First off, don't replace Vegas with After Effects. After Effects IS NOT a video editing program. It is a compositor. These are two very different things and shouldn't be confused. Most people will do all their basic editing in Vegas/Premiere then export clips or their entire timeline into AE for effects work. If needed, they will then export that back into their editing program. You can make an entire video using only After Effects but never treat it like or expect it to be a video editing program.
Now, lets answer some questions here...
setMosaic wrote:• How do I use the timeline on the AE as a trimmer like on Sony Vegas? I know how to split cuts and those things, but it seems on AE you have to do such a hard work to accomplish to find the scene you want and split it, I took 25 minutes just trying to do this, yeah, noob;
You can't. There's no trimmer and no Razor tool. The best way, if you really want to do everything in AE, is to do all your clipping in another program like VitualDub, export to a lossless codec like UTVideo and import that into AE for use. It's a little more time consuming but it's a lot easier to find the scenes you want.
setMosaic wrote:• Which extension it's better for editing on AE? I mean, for the episodes, I generally download '.mp4' raws from torrent episodes, 'cause I have no patience for converting 25 episodes of '.mkv' to '.avi', just, no;
If you have no patience for converting, then why ask? I highly advise you use UTVideo while editing. Using H264 encoded mp4s is unreliable unless you know what you are doing and encoded it yourself. Even then, it would be easier and faster to encocde to lossless.
setMosaic wrote:• Better rendering settings for AE? I was using pure '.mp4' (29fps, 32 bit pixel range) rendering on Sony Vegas, then I jumped right to '.avi' with logarith lossless codec (23fps[should I change that?])> Zarx264gui. I want to know if on AE this is option it's available, though I don't really know if it's the better one;
General rule of thumb is ALWAYS stick to the source. This means if your source is 29.97fps, your output will be 29.97fps. This is universal across all programs. Never change it unless you know what you are doing. The other rule of thumb is always encode out of the program lossless (Lagarith, UTVideo, etc.). Never encode to lossy until you are ready for distribution. In which case, use Zarxgui.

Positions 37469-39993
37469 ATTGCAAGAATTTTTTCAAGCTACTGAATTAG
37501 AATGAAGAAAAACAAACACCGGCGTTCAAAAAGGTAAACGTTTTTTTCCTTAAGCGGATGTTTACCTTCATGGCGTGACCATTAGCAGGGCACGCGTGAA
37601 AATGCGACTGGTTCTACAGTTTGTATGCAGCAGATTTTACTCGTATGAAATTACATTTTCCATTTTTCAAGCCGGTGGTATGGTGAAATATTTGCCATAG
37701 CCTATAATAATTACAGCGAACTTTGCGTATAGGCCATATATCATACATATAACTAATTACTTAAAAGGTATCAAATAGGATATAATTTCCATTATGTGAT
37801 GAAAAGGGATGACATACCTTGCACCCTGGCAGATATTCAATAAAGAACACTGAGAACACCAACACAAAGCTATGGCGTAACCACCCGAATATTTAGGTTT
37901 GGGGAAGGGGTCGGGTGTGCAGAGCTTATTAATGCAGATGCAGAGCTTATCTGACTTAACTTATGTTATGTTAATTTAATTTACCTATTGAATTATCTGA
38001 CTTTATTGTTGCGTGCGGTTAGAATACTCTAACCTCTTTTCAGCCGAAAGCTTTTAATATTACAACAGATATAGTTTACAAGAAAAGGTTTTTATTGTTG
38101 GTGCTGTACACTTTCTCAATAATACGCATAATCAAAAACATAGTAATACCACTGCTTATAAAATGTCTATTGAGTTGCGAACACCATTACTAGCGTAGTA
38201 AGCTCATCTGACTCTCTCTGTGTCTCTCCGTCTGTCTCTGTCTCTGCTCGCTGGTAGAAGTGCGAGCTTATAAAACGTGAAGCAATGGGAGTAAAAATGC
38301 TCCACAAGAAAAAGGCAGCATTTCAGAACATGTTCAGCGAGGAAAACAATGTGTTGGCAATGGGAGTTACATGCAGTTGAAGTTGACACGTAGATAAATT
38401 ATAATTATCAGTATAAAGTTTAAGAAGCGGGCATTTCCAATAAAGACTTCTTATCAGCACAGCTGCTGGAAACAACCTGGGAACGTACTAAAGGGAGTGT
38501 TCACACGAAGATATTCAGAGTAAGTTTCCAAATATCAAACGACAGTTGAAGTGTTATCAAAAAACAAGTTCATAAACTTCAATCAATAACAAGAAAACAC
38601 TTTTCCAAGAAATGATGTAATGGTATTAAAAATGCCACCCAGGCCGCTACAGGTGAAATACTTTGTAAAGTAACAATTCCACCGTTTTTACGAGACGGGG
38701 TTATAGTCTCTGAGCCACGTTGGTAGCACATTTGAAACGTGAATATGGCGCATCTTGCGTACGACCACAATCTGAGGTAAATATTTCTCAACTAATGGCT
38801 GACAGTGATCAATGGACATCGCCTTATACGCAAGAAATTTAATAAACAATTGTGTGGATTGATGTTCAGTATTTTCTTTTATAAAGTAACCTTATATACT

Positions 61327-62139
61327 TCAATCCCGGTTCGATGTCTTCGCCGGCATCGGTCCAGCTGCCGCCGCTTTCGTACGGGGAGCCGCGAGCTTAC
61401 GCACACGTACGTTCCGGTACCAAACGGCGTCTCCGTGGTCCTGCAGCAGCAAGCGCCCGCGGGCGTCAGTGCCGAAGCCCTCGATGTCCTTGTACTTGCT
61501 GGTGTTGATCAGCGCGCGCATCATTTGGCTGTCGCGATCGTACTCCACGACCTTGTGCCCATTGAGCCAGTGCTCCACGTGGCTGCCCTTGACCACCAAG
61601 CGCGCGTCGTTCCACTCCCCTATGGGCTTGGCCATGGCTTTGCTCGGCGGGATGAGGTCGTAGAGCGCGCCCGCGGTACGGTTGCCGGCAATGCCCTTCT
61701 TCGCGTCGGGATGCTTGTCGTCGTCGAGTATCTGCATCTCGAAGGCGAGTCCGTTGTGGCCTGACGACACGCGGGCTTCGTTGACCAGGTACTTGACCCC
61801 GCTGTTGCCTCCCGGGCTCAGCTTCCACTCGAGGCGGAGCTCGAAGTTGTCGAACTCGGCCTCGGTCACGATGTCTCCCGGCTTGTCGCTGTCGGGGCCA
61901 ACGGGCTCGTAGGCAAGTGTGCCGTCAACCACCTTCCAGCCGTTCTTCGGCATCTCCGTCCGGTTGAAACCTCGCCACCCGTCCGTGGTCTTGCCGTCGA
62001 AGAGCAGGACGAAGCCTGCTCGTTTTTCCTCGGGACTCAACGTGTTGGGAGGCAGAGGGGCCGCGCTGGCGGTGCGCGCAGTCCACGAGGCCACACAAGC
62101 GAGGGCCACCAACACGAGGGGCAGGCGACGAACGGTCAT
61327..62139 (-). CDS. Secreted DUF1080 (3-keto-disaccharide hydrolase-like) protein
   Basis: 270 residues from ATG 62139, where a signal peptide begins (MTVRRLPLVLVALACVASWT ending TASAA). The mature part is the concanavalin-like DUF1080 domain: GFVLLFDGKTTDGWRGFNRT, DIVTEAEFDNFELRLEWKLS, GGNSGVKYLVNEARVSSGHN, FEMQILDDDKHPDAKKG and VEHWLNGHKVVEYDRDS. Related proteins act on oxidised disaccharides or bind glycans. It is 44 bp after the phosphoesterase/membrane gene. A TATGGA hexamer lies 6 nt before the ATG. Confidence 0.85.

setMosaic wrote:• For the preview music preview on AE, I'm really confused about this, how do I do it, 'cause I can't just click space bar or enter to check the preview of the both things (video too), which I wanted too much, damn Vegas, now I'm lazy...
Another reason why you don't use After Effects to do basic editing. There's no "play the timeline and play the music too" button. When you press the space bar or the play button, the program is attempting to render and playback the video at real time. It does not play audio. This is a composting program, audio doesn't need to be playing at this point. In order to hear the audio, you need to either rendering the workspace or do a ram preview. What this does is render the work space into ram and then plays it back, with audio. The best way to use this is to change the work space in and out point where you want to render and hit the ram preview button. if you're computer doesn't have a whole lot of ram, it may not be able to render out the whole work place. If this happens, it will stop rendering and play back what it can.
What I've done in the past, in my editing program (premiere), is create a "sync map" where I would create visual markers, usually a color matt that fades out or cuts out shortly after the synced tone/beat. Then I'll export and import it into AE so I have a blueprint of how where my cuts and sync targets are. I'll then do my editing and effects work based off that map.
I hope that helped. AE is intimidating at first but once you get the hang of it, it's a breeze. Just don't use instead of a real video editing program.